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Democracy is at stake in Poland. Why are we silent?

Jillian Stirk is an associate at the Simon Fraser Centre for Dialogue. She has spent more than 30 years in foreign service with assignments to Poland, NATO and as ambassador to Norway.

As Poland turns back the clock on democracy and the rule of law we find barely a mention in the Canadian discourse. Home to generations of Polish immigrants, Canada has always had more than a passing interest in the fate of Poland. In the 1980s, when I served at the Canadian embassy in Warsaw, advocating for human rights was at the core of Canada's foreign policy in Eastern Europe, but especially in Poland where Solidarity, a trade union, stood up for freedom and democracy in the face of an authoritarian regime. Since the collapse of the Communist government in 1989, Canada has been a strong supporter and ally of Poland and of the Polish people. Canada was among those who advocated most strenuously for Poland's early entry into the North Atlantic Treaty Organization (NATO) as a means of cementing its reforms and its place in Euro-Atlantic security. So where is Canada today as the Law and Justice Party (PiS) moves one step further away from the rule of law and the principles for which Poles fought so hard?

To recap: The Law and Justice Party, first elected to government in 2015, has moved steadily to curtail the power of democratic institutions. Attacks on the constitutional court, increased control of the media and politicization of the security services have all contributed to a sense that PiS is rolling back the separation of powers that characterize post-Communist Poland. Most recently, the Polish parliament passed a series of bills that undermine the independence of the judiciary. One such bill would force all supreme court justices to resign and empowers the PiS justice minister to determine those who should continue. Another gives politicians control over the national judicial council. These are just the latest in a series of measures that move Poland away from the democracy it so wholeheartedly embraced with the collapse of Communism and in its quest to join the European Union, NATO and to take up its rightful place in Europe.

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Although Polish President Andrzej Duda, in a surprise move, put the brakes on the legislation, vetoing two out of the three bills, it is unclear whether he is seeking minor cosmetic changes or a real rethink. Perhaps he has been swayed by the size of the protests and EU pressure, but that would mean standing up to the éminence grise of the party, some say the real power in Poland today, Jaroslaw Kaczynski. Mr. Kaczynski holds no elected office and is best known for his wild conspiracy theories, his ultranationalist agenda and a virulent streak of xenophobia. No small irony in a country better known for its emigration than for receiving large numbers of immigrants. But Poles have a reputation for fighting ghosts and the creation of scapegoats plays well in rural communities less convinced of the benefits of EU membership.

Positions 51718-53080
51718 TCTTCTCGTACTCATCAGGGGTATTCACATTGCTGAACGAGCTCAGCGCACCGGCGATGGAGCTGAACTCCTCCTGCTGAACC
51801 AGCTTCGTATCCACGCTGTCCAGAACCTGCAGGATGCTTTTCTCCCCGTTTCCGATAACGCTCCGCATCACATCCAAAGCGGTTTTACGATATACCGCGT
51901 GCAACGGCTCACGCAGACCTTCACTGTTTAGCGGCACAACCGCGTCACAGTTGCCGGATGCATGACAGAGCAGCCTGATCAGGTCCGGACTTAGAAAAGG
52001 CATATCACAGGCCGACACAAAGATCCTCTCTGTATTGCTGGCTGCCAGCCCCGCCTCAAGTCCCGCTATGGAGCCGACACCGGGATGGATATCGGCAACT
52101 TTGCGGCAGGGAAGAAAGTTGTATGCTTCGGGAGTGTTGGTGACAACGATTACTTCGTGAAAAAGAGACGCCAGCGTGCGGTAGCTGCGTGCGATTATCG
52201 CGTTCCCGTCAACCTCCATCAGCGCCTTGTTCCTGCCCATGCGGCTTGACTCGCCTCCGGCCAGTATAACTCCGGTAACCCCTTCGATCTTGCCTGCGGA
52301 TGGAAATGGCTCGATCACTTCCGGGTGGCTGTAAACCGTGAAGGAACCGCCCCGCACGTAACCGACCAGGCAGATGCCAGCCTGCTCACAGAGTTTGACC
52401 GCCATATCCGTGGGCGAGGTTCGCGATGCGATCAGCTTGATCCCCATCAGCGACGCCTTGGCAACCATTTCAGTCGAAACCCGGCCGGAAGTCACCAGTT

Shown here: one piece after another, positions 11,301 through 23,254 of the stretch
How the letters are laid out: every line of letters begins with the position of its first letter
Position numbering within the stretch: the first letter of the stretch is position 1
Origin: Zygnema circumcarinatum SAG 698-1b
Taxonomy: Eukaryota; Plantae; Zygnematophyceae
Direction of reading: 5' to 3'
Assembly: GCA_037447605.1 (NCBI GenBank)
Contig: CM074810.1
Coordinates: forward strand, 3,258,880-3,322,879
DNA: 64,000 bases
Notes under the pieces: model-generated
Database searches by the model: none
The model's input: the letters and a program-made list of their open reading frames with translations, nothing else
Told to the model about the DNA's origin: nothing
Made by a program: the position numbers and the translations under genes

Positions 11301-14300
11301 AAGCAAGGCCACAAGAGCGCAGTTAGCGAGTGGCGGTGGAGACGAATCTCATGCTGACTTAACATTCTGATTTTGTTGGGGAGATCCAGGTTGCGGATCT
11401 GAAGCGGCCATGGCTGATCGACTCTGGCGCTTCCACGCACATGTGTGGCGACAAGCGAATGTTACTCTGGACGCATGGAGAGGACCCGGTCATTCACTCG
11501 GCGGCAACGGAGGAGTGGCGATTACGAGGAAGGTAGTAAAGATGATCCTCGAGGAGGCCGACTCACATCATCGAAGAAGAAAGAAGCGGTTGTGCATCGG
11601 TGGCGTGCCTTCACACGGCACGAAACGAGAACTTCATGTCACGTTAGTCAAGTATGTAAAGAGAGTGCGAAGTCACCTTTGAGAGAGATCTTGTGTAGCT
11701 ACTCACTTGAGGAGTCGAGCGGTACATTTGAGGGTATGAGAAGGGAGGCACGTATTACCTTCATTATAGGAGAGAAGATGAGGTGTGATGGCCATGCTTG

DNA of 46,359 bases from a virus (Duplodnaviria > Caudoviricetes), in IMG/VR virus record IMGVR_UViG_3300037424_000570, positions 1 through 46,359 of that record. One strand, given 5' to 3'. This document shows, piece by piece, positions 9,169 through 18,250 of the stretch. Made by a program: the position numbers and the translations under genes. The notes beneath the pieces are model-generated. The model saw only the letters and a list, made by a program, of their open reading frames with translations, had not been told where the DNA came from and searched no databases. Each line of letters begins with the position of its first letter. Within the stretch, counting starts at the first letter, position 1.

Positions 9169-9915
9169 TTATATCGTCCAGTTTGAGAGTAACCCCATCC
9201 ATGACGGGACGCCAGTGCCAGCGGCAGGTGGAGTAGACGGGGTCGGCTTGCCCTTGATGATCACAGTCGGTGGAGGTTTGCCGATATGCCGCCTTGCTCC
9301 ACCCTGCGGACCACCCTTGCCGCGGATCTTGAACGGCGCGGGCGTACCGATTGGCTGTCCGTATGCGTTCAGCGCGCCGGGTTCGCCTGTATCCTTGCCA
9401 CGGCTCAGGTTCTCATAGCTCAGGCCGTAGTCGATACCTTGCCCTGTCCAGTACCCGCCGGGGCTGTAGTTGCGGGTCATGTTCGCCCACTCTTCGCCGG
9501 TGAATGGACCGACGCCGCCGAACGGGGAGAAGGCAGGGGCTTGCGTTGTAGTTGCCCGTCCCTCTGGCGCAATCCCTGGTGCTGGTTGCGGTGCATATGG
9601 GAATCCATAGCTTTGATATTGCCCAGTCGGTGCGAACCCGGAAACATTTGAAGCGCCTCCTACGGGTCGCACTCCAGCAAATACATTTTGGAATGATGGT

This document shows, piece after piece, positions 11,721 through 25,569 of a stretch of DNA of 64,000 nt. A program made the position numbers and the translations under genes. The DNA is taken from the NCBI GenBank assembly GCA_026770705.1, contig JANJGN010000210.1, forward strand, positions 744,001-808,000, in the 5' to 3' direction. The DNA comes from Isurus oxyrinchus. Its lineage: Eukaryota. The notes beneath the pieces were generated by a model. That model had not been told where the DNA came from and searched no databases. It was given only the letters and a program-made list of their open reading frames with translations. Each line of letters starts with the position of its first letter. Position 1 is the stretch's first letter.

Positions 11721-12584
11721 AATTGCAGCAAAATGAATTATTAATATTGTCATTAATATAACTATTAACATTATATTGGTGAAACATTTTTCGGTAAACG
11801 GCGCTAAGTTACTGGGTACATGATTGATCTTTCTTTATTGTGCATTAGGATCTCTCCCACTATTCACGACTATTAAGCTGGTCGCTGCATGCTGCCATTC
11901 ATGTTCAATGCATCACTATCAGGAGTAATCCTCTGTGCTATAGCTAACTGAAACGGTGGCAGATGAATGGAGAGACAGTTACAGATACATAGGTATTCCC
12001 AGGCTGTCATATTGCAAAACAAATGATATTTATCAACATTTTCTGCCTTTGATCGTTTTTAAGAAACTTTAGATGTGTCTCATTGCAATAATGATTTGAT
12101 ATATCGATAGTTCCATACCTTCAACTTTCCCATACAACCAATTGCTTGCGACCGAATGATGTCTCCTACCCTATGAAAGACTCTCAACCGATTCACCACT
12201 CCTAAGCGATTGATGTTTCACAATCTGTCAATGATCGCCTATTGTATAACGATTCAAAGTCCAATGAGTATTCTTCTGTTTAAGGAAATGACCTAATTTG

Sadly, we have heard more about U.S. President Donald Trump's "clash of civilizations" speech in Warsaw and its enthusiastic reception by government supporters than about those who oppose this dogma and the protests which this latest legislation has generated. Last weekend former Polish president Lech Walesa, the architect of Poland's bid for freedom in the 1980s, joined the protests in Gdansk and the tens of thousands of Poles across the country who are calling on the government to rethink its approach.

We recall how Poland has so often stood up for freedom and how Poles were at the forefront of the battle for human rights, the rule of law and democratic freedoms which eventually spread across Central Europe. But Poland also has a legacy of flirting with authoritarian governments and a history of anti-Semitism, which helped pave the way for the horrors of the Holocaust, an uncomfortable truth the current government declines to acknowledge.

When I last visited Poland in 2012, I found a prosperous country confident in its future, showing regional leadership and showcasing the benefits of democracy. For those of us who advocated on behalf of human rights in the 1980s, it was everything we dreamed of and even more than we might have believed was possible at the time. I recall the thrill and the sense of vindication when I saw the Polish flag first raised at NATO headquarters in the 1990s. It was unimaginable that Poles would ever question their choice, even when the costs of opening up the economy and implementing democracy were not always easy to manage.

Today, Poles have a choice to make about what kind of society they want going forward. They know better than anyone where authoritarianism can lead. Of course, it goes without saying that this is their choice to make. But Canadians should not stand silent. Canada made significant investments in Poland's post-Communist reconstruction and more recently in its security, including stationing troops there as part of a NATO deployment. Canada should lend its voice to the millions of Poles who do not want to turn back the clock and return to authoritarian rule and the kind of intolerance that has no place in today's Europe. We have done so before and it is time to do so again.

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